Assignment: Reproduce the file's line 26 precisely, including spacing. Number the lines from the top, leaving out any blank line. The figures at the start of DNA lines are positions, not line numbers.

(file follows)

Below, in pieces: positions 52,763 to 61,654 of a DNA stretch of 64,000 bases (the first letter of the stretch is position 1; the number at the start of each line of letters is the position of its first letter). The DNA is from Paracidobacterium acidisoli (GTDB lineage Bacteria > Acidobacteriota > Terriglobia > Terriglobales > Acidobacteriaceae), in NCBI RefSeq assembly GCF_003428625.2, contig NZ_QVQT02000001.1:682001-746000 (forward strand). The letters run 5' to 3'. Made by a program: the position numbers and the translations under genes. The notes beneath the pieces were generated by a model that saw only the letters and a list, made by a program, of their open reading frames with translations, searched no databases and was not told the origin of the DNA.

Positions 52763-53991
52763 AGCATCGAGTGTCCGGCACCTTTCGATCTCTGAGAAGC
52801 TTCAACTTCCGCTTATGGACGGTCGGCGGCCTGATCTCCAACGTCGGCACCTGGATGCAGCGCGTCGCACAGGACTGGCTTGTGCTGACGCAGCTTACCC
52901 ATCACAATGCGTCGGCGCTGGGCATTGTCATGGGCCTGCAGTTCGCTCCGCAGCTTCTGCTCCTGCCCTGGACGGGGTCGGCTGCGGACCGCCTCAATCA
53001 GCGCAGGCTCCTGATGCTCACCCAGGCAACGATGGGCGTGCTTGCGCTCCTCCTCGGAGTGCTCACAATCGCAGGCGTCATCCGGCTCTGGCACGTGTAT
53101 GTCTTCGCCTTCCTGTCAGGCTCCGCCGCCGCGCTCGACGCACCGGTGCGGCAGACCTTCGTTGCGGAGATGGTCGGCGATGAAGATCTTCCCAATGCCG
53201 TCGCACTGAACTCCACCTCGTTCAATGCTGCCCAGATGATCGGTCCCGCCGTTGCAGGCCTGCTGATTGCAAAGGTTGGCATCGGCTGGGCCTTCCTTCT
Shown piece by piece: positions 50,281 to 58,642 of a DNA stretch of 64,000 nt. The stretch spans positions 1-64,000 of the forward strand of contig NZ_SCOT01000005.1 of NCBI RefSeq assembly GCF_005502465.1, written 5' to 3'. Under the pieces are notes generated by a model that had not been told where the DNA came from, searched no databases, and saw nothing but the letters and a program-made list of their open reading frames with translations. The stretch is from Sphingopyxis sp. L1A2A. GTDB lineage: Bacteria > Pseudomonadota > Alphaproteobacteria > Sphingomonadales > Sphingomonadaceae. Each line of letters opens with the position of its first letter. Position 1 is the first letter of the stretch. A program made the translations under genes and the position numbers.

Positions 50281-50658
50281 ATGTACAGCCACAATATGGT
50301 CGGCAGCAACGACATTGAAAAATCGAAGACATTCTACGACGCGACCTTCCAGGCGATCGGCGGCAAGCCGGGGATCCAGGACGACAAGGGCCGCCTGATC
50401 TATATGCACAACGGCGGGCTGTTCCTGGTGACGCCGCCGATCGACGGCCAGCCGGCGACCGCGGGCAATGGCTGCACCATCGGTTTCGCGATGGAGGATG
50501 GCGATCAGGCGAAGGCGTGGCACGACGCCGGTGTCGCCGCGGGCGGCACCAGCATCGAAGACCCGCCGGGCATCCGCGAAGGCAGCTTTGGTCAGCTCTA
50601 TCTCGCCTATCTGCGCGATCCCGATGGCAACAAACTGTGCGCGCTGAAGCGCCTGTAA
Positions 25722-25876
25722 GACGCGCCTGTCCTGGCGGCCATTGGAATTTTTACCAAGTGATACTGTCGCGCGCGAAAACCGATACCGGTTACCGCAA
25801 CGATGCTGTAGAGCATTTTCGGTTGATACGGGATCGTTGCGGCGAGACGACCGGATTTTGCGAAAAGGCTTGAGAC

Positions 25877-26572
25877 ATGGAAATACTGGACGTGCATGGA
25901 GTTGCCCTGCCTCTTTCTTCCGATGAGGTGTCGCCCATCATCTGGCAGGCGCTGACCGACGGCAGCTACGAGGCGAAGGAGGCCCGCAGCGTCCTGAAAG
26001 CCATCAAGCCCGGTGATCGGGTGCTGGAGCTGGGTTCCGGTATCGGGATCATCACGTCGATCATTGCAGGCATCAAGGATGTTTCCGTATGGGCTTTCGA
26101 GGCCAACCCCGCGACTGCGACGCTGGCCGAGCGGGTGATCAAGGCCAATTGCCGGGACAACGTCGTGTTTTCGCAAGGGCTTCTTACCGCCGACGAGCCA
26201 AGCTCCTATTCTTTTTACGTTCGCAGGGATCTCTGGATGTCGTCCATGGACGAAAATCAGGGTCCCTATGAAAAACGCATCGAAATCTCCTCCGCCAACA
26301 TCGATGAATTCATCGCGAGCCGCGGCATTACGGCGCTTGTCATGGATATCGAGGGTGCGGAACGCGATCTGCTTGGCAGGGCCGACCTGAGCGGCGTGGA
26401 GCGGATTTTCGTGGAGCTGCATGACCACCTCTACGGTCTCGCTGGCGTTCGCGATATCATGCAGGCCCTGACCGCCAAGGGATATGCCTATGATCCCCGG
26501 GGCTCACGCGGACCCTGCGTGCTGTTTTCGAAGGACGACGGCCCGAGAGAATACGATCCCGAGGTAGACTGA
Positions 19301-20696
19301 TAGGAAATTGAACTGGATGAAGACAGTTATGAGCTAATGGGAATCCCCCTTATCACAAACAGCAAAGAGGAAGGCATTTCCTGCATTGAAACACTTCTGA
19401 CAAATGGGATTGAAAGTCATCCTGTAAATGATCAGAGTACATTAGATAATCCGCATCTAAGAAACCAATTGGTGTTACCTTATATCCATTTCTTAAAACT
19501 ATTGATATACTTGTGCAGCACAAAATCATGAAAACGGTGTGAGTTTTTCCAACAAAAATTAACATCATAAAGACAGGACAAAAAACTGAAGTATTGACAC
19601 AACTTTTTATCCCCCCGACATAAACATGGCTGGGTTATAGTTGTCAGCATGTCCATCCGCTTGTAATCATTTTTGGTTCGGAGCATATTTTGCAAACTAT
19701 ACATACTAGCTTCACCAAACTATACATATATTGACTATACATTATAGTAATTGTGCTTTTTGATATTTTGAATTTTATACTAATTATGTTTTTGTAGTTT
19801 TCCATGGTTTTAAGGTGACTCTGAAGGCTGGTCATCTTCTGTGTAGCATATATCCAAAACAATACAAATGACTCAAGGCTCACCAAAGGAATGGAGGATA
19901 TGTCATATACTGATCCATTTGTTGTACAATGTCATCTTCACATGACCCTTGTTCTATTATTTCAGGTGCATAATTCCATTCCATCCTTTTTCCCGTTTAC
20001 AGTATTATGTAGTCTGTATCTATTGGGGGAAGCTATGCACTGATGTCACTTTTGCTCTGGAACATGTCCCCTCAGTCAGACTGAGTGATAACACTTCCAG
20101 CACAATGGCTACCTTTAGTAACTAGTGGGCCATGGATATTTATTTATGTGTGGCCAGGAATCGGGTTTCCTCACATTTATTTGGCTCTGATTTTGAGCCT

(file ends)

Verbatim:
26401 GCGGATTTTCGTGGAGCTGCATGACCACCTCTACGGTCTCGCTGGCGTTCGCGATATCATGCAGGCCCTGACCGCCAAGGGATATGCCTATGATCCCCGG